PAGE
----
Markus Reugels can capture the world in a drop of water, not to mention Venus, Mars and the moon. Reugels is a floor installer and hobbyist photographer in Marktsteinach, Germany, but "hobby" doesn't begin to convey the beauty and precision of his photographs of images reflected in tiny, perfect globes of water.
LiveScience caught up with Reugels via email to find out how he creates his photographs and why he likes working with liquids.
LiveScience: These photographs are amazing. How did you get into photography, and why did you start working with water droplets?
Reugels: I started photography about three years ago. At the beginning, I only wanted to take good pictures for the family album. But with time, it grew into a hobby. I learned everything I know by myself, so I read [posts] in many photo communities. In this way, found a thread about water-drop photography. The pictures inspired me to test it, but it was so fascinating for me that I went further and further.
How do you create the refraction images?
This is basically very simple. I place a picture behind the falling drop, and in the drop the picture will be shown as the refraction. You must place the picture upside down, because the refractions are mirrored. The hardest part is to set the light well. Poor light can destroy the picture. [See Reugels' water-drop photos]
The goal is to bring depth into the drop, so that the picture is not flat.
How much time do you estimate it takes to create a single perfect refraction shot? How many shots fail for every one that succeeds?
It can take one hour to get the right settings, and then to adjust the timing for the perfect shape and position of the picture. Sometimes I must take over 100 pictures to get the one perfect shot — but I always have something I want to improve, so the pictures are only nearly perfect!
You also create beautiful images with bubbles, jets and droplets of water by themselves. How do you make these images?
These are all different techniques of water-drop shots. The basic "Drop on Drop" pictures are made with two drops. The first drop falls into the tray and forms a crater, then a crown, and at last a pillar. On the pillar, the second drop must be timed exactly to create shapes that look like mushrooms, hats or flying discs.
Last year, I found a way to produce jumping spouts. There is a special technique to make splashes about 10 to 15 centimeters high (4 to 5.5 inches). I didn't want to tell how, but when you show good results, other people will make them, too. After a time, some people have come to know my secret and I have released it. Since this, people around the world make such "XXL splashes."
The bubbles are very hard to reproduce. The first drop must be very big so that the impact of the drop will form a bubble, and through the bubble goes a pillar. [The Science of Bursting Bubbles]
Tell me about your 'Shoot 'Em Up' series, which involves shooting pellets through droplets of water. It looks like quite the mix of fire and water.
The Shoot 'Em Up Series is more a technical gamble. It's very hard to get the action of a pellet shot and the silence of the water drop under one hat. The picture must be well balanced.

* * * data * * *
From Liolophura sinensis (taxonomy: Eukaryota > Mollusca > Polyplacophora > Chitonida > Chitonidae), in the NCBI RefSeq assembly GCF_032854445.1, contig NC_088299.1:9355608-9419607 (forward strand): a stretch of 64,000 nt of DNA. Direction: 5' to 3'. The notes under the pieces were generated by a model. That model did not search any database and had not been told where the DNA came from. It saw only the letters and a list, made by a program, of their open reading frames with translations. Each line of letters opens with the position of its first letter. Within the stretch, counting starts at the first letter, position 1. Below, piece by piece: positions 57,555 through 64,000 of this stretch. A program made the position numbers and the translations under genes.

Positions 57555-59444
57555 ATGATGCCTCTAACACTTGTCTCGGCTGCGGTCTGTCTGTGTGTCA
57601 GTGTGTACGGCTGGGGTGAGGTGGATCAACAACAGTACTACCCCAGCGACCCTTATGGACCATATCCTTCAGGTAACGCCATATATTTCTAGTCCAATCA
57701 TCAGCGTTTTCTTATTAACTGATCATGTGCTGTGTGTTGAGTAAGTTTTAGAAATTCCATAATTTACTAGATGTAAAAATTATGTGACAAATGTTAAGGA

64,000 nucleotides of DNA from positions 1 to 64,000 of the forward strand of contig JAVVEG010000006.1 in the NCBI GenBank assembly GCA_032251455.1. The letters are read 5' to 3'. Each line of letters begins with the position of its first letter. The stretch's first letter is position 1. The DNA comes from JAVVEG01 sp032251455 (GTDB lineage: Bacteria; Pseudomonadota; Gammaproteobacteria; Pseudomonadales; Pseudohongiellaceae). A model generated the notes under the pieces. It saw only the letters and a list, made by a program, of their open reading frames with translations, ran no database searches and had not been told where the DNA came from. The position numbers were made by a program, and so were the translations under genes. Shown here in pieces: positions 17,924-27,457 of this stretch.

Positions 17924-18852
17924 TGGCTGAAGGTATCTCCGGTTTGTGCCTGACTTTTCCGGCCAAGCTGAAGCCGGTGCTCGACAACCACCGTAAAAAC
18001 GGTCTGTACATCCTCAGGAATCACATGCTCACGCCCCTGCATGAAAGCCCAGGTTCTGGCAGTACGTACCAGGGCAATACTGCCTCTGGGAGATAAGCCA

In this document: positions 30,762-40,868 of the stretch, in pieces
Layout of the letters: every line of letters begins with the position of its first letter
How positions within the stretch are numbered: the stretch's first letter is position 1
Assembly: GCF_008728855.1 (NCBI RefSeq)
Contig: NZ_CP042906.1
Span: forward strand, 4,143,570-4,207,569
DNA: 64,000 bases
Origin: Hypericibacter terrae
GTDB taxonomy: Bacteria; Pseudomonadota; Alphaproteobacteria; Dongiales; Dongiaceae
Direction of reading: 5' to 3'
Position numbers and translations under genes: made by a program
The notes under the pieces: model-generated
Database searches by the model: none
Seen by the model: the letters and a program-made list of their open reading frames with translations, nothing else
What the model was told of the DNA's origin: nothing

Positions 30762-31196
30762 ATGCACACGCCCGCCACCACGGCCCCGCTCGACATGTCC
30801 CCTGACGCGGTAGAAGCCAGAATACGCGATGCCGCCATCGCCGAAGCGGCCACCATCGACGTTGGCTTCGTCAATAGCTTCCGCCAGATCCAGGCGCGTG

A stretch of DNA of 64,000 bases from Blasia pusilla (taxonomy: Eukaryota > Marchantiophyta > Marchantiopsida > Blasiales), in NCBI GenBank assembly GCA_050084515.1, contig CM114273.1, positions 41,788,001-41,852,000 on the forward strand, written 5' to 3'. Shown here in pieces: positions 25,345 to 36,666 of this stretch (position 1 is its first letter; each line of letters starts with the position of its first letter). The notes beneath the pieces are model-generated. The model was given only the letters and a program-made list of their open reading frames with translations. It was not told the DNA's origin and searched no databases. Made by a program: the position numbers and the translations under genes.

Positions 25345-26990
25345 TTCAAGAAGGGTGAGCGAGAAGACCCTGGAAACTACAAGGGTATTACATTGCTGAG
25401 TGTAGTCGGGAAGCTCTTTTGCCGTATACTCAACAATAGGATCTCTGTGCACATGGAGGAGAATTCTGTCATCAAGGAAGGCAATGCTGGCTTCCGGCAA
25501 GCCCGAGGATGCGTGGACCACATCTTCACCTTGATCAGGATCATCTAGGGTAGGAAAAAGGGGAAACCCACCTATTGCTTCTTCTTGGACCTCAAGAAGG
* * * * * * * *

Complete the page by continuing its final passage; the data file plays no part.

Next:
It's more of a technical hurdle to realize these pictures. But in two or three pictures I have handled the composition very well, so I'm always trying to make some new ones!
You also have a series of photographs called "Cream Flow." How are these made?
These pictures are very easy to make. I use only a little aquarium and a pipette to make such shots. When you drop a single droplet of milk or cream into the water, it sinks in such shapes. Here, you can play with lots of things, more drops, colored milk and cream, etc. You must only push the trigger and set the light. The pictures are always great.
What is it that you enjoy about photography, and especially this type of photography?
The most impressive thing about high-speed photography is the fact that you don't know what you're going to get. Every time creates a different result, even if you use the same settings as the last series. There are so many factors that will influence the result. I'm always amazed by some of the pictures.
And the best thing behind such photos is to show that a world that we can't see with the eyes, such as moments in a life of a water drop, can be so beautiful. It's impressive!
Some people think such pictures are only possible with a technical timing device. That's not the whole truth. It's only the key to realize such shots. I know many people with the same or better gear, and they make poor pictures. When you have tried to make such pictures on your own, you understand the effort and patience behind the picture.
But I need a balance for this very technical photography, so I love to make photos with old manual lenses. Here you must have time to set the aperture, the focus and settings on the camera. This is pure photography, and the old lenses make really good pictures.
What other techniques would you like to experiment with?
Maybe in the future I will go deeper into portrait photography and wedding photography, but I don't know. The most important thing is to have fun with the camera. I don't know how long I will go with the drops, but at this time, I have lots of fire for this passion.
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Stephanie Pappas is a contributing writer for Live Science, covering topics ranging from geoscience to archaeology to the human brain and behavior. She was previously a senior writer for Live Science but is now a freelancer based in Denver, Colorado, and regularly contributes to Scientific American and The Monitor, the monthly magazine of the American Psychological Association. Stephanie received a bachelor's degree in psychology from the University of South Carolina and a graduate certificate in science communication from the University of California, Santa Cruz.